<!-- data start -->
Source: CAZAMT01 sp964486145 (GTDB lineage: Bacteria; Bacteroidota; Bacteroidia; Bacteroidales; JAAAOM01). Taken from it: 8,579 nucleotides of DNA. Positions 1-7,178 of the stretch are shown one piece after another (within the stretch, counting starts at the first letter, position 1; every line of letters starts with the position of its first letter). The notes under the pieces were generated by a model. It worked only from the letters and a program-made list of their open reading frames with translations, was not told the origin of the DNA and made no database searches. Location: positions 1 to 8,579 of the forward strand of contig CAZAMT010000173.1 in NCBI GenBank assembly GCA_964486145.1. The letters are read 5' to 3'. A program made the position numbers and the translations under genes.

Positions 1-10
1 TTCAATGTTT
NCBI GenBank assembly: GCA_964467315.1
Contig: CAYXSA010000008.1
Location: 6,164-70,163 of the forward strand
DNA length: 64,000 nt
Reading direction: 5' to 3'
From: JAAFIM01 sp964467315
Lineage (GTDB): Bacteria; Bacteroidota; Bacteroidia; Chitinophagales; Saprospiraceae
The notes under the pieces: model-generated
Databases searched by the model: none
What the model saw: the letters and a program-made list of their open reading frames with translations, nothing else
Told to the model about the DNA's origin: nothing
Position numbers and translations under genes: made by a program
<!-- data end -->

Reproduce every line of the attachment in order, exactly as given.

Source: CAZAMT01 sp964486145 (GTDB lineage: Bacteria; Bacteroidota; Bacteroidia; Bacteroidales; JAAAOM01). Taken from it: 8,579 nucleotides of DNA. Positions 1-7,178 of the stretch are shown one piece after another (within the stretch, counting starts at the first letter, position 1; every line of letters starts with the position of its first letter). The notes under the pieces were generated by a model. It worked only from the letters and a program-made list of their open reading frames with translations, was not told the origin of the DNA and made no database searches. Location: positions 1 to 8,579 of the forward strand of contig CAZAMT010000173.1 in NCBI GenBank assembly GCA_964486145.1. The letters are read 5' to 3'. A program made the position numbers and the translations under genes.

Positions 1-10
1 TTCAATGTTT
NCBI GenBank assembly: GCA_964467315.1
Contig: CAYXSA010000008.1
Location: 6,164-70,163 of the forward strand
DNA length: 64,000 nt
Reading direction: 5' to 3'
From: JAAFIM01 sp964467315
Lineage (GTDB): Bacteria; Bacteroidota; Bacteroidia; Chitinophagales; Saprospiraceae
The notes under the pieces: model-generated
Databases searched by the model: none
What the model saw: the letters and a program-made list of their open reading frames with translations, nothing else
Told to the model about the DNA's origin: nothing
Position numbers and translations under genes: made by a program